Mr Z Mbhele (DA) said the 2022 census showed an increase in the population growth rates from the previous censuses. The censuses showed the following growth rates in the respective years: 10.5% in 2001, 15% in 2011 and approximately 20% in 2022. The previously released information showed that the South African birth rate declined over the past seven to ten years. Did immigration cause the population growth?

Mr M Manyi (EFF) welcomed the detailed report.

He asked whether Stats SA could provide more information on the nature of the devices it referred to as gadgets. Were the enumerators able to charge the gadgets in the areas they worked in?

The SG should refer to the Employment Equity Act, No. 55 of 1998, which referred to how Parliament resolved the matter on the use of the phrase “Black Africans”. Seemingly, the SG did not want to take Parliament’s guidance because the Employment Equity Act was an Act passed by Parliament which stated that the term “Blacks” referred to Africans, Coloureds, and Indians. The SG was doing “his own thing” and came up with terms like “Black Africans” which he “took from the focus groups he attended”. He said the term, however, did not exist in South Africa. The SG’s previous explanation on the matter was rejected and an appeal was made to the SG to use the law as it currently stood. If anyone had any issues with the laws, there were processes to amend them. Until then, the current law needed to be used accordingly. There was no need for fruitless debates when the law clearly addressed the matter, and the law should be correctly applied. The SG should apply the law and not “his discretion”. The independence of the SG did not give him the independence to undermine the law of the country. Continuing to use the term “Black Africans” undermined South African law.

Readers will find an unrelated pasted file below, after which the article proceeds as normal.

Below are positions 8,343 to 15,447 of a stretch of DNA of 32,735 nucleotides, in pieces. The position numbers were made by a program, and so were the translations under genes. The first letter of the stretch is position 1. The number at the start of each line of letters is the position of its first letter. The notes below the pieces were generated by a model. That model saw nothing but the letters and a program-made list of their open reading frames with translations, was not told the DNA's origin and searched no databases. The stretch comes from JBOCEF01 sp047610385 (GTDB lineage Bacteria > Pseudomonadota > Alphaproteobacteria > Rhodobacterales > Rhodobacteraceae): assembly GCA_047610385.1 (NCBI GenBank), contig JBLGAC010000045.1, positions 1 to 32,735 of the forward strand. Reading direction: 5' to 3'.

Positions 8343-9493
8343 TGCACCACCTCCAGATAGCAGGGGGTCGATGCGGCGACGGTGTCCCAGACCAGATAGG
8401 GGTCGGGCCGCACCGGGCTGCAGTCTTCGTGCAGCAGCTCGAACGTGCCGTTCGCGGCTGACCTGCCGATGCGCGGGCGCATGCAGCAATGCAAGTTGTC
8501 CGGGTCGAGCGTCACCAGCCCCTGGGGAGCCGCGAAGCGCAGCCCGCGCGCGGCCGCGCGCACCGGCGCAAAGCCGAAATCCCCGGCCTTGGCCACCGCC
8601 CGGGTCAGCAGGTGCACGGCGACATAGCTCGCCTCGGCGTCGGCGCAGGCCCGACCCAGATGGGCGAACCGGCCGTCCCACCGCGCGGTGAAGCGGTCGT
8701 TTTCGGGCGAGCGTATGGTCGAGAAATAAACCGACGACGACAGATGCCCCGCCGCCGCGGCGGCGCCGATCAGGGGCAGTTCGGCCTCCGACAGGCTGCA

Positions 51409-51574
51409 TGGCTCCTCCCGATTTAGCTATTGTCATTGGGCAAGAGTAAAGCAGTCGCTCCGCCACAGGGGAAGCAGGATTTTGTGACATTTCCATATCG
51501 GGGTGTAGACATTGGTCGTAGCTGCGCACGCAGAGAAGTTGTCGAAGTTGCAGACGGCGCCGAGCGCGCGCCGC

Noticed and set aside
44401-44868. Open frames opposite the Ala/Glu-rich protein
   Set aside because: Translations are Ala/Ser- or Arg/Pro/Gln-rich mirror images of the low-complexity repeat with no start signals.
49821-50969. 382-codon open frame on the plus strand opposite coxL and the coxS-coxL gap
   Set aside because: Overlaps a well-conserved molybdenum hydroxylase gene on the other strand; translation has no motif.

What was Stats SA’s audit outcome target? Was Stats SA aiming to obtain an unqualified opinion or a clean opinion? The irregular expenditure incurred by Stats SA was an issue. The Auditor-General of South Africa (AGSA’s) report highlighted an amount of R250 million spent without following protocol. Could Stats SA account for the irregular expenditure?

The presentation stated that the gadgets used in the census could not be sourced locally. What could the procured gadgets do that an application in a normal laptop or tablet could not do? What was the motivation for purchasing physical devices instead of using an application?

Transformation was South Africa’s biggest challenge. In the past, race was the biggest motivator behind oppression. Could Stats SA provide a detailed breakdown of the access to water and electricity per population group? The information on the media showed that the only people struggling with accessing water and electricity were Africans. Some people in Limpopo, Eastern Cape and KwaZulu-Natal were still struggling with accessing water and electricity to date and had no choice but to share water with animals. Stats SA should not provide the global results on access to water and electricity as they were misleading.